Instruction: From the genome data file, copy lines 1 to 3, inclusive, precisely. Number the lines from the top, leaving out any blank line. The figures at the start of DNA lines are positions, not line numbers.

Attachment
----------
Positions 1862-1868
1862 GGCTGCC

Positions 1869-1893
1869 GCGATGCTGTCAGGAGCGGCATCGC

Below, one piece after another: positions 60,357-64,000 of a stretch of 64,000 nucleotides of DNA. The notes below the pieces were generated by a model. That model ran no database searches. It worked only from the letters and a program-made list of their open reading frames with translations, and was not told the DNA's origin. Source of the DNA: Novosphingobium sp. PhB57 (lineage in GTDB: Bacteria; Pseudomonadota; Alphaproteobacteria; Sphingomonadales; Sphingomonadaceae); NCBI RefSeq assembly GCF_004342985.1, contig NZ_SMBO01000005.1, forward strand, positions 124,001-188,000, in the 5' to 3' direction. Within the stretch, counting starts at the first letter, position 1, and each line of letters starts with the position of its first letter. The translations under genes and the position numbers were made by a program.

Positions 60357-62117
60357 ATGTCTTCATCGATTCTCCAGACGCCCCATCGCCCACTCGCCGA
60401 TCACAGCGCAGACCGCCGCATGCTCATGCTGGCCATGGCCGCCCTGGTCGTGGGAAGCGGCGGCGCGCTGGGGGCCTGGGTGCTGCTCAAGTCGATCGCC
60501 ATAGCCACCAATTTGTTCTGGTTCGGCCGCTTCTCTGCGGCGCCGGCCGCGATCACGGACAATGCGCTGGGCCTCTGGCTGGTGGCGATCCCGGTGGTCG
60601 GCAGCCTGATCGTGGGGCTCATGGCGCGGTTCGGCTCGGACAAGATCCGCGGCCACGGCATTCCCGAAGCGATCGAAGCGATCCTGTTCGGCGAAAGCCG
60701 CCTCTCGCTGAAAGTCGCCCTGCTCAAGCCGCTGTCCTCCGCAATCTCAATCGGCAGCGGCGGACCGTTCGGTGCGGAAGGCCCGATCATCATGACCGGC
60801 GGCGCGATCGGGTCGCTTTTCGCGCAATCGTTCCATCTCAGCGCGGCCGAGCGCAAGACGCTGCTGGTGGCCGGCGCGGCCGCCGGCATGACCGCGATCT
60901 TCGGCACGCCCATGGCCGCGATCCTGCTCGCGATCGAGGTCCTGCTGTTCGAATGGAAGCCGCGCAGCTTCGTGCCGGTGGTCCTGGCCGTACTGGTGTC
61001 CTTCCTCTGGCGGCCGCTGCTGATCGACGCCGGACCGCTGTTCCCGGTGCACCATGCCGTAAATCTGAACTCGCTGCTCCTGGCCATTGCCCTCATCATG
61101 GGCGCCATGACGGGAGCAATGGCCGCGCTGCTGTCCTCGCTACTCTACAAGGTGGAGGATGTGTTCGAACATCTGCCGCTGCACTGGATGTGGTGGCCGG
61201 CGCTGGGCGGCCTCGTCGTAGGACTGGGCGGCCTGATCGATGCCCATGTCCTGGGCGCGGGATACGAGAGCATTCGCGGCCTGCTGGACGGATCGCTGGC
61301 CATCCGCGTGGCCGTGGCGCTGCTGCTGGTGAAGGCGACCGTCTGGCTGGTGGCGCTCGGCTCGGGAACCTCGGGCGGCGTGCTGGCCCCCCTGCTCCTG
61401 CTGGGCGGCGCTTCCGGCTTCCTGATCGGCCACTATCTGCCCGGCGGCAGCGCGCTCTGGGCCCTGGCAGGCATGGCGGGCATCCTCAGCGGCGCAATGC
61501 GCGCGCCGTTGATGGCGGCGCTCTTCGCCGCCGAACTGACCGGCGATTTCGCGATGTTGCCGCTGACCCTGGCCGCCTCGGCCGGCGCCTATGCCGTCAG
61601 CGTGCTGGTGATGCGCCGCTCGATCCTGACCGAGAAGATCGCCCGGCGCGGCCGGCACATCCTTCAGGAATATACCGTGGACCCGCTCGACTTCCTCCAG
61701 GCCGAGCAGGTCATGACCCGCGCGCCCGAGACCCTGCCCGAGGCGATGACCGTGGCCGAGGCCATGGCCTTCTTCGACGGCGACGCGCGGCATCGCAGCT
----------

Positions 1862-1868
1862 GGCTGCC

Positions 1869-1893